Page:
September 11, 2023
Cheryl Goh, Product Marketing Manager
Inconsistent decisions about pay are one of the most significant mistakes an organization can make. However, this happens frequently, even in well-established organizations. To build and retain a strong team, it's essential to make consistent pay decisions based on your company's compensation philosophy and compensation structure. Here, we explore common compensation mistakes, the risks they pose, and the best strategies to avoid them.
Inconsistent pay practices often develop unintentionally over time, as organizations make on-the-fly decisions to retain and attract employees. A classic example is the story of ExampleCorp, a fast-growing company that made several inconsistent pay decisions while trying to attract and retain top talent. These decisions, made with the best intentions, led to disparities in pay for similar roles.
The revelations came to light when an HR employee accidentally uploaded a compensation spreadsheet to a shared drive. Employees discovered that some of their colleagues, even those in junior positions, were earning more than them. This breach of trust resulted in many valuable employees leaving the company.
Inconsistent pay practices can have serious consequences for an organization. Here are some of the risks:
Increased Employee Turnover : Employees may leave for better-paying jobs when they feel that their compensation is arbitrary and disconnected from their performance.
Lowered Employee Morale : When employees perceive pay decisions as mysterious and unfair, gossip, mistrust, and perceived favoritism can erode morale.
Wasted Time : Organizations with inconsistent pay practices may spend more time and energy on each pay decision, creating inefficiencies in HR and management.
Unpredictable Budget : Without a consistent pay structure, budgeting for hiring and salary reviews can become unpredictable and biased towards those who negotiate or complain the most.
Salary Compression : Over time, if salaries for new hires increase while existing employees' pay remains stagnant, you may experience salary compression, where long-time employees earn the same or less than new hires.
Pay Gaps and Opportunity Gaps : Unconscious bias can infiltrate your pay practices when managers rely on subjective judgment for raises and promotions, leading to pay inequity for women, people of color, and other protected groups.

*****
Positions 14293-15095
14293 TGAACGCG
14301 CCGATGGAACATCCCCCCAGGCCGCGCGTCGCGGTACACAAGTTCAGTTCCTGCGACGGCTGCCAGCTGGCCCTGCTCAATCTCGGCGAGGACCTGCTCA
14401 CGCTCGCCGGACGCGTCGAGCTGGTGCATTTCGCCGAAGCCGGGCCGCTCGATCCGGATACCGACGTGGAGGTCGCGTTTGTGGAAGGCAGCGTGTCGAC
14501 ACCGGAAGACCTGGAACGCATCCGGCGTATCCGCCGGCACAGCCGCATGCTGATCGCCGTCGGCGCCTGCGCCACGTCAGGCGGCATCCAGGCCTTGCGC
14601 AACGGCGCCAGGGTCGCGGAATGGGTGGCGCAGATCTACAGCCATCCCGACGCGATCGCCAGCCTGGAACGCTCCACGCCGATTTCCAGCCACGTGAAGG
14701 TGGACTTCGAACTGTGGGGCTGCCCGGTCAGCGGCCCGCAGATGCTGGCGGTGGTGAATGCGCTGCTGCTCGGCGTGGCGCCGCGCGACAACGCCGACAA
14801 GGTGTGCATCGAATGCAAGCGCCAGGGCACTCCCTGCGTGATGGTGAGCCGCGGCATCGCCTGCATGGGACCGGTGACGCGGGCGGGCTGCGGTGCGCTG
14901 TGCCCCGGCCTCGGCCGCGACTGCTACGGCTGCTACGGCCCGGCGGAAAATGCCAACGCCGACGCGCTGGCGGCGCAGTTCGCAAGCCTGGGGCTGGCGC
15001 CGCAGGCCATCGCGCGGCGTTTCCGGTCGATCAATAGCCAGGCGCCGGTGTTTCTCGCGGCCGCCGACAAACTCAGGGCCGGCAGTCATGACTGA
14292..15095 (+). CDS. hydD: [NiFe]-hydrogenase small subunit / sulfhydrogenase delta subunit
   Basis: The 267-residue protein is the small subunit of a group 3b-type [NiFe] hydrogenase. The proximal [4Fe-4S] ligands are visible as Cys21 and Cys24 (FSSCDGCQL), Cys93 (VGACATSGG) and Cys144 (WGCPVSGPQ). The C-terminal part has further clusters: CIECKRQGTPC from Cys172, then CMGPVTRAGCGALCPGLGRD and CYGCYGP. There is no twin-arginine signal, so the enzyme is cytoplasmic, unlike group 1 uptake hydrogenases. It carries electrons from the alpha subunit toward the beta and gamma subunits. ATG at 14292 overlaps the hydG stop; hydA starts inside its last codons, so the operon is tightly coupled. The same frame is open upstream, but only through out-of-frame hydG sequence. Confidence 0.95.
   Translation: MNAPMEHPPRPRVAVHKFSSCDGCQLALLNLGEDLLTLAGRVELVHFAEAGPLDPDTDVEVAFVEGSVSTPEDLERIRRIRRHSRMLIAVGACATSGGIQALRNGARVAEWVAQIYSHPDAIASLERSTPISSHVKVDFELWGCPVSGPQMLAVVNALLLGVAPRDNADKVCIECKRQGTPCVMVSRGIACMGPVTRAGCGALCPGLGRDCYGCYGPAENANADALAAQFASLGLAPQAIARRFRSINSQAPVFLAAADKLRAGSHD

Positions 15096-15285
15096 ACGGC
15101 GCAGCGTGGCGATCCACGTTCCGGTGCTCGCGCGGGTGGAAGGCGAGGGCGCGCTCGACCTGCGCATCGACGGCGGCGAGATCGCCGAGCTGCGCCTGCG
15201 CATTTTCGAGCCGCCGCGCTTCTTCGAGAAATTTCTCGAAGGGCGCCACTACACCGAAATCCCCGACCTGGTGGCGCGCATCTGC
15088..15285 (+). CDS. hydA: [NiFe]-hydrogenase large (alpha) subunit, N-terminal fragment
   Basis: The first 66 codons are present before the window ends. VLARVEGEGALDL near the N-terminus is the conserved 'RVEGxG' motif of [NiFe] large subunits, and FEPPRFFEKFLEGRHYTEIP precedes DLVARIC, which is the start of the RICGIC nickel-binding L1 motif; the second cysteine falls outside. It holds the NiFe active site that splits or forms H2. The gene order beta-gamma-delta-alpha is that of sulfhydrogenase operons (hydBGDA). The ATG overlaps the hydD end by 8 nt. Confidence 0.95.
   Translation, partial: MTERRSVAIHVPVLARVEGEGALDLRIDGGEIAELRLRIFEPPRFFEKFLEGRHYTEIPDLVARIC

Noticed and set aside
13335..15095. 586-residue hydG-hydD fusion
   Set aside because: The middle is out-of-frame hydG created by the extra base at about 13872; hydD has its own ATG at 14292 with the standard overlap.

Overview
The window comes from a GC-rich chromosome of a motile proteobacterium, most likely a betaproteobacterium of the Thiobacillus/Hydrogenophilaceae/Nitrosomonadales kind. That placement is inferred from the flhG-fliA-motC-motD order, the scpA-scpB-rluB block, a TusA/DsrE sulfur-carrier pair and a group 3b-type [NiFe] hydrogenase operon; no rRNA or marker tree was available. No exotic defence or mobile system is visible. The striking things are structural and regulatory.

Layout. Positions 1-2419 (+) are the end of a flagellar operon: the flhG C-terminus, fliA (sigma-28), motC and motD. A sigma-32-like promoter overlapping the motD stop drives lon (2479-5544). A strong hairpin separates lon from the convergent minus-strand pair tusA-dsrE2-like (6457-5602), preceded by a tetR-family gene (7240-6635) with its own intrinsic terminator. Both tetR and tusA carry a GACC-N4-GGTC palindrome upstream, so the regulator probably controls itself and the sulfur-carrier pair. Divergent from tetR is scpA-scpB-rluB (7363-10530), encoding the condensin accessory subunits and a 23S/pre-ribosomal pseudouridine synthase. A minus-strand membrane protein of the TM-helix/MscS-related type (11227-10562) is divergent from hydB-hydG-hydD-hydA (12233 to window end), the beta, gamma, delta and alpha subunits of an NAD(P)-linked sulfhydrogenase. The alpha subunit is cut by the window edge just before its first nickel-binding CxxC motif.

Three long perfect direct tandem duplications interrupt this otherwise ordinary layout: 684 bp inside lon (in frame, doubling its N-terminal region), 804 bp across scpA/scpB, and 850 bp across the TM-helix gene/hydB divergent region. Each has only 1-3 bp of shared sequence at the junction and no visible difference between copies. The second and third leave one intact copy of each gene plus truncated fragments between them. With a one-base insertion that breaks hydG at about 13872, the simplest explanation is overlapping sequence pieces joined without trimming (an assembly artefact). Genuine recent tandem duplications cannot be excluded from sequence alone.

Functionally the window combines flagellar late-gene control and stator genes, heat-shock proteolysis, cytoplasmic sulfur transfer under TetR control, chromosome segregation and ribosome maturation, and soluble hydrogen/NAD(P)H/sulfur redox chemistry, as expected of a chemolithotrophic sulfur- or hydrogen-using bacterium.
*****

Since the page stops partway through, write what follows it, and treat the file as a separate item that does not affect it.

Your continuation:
Legal Liability : Irregular pay practices may result in illegal pay disparities, exposing your company to legal and compliance risk.
To create a more consistent and equitable pay system, consider the following strategies:
Write Down Your Compensation Philosophy : Collaborate with leadership and HR to define your company's approach to pay, including your employee value proposition, market competitiveness, location-based pay, and transparency.
Build Your Pay Structure : Develop a framework of job levels and pay bands that determine the pay range for each role. This structure should reflect the seniority and career progression of each job and align with market data.
Communicate Often : Ensure that hiring managers and employees understand your compensation philosophy and pay structure, so they feel confident in your company's pay policies.
Limit Negotiations and Exceptions : Avoid inconsistencies by limiting negotiations and exceptions in your pay practices. Implement a no-negotiation strategy for new hires or establish a clear performance-based pay system.
Revisit Frequently and Adjust As Necessary : Periodically review and adjust your pay bands to align with the job market, ensuring your compensation practices remain relevant and consistent.
Inconsistent pay practices are often the result of cumulative individual decisions over time. By creating a pay structure that guides your decisions and regularly monitoring your pay practices, you can build a fair and equitable approach to compensation that benefits your employees, attracts great candidates, and safeguards your company from risks.
Compensation mistakes are common and can have serious consequences for organizations. However, by taking a strategic approach to compensation, you can avoid these pitfalls and create a more consistent and equitable pay system that benefits both your employees and your organization.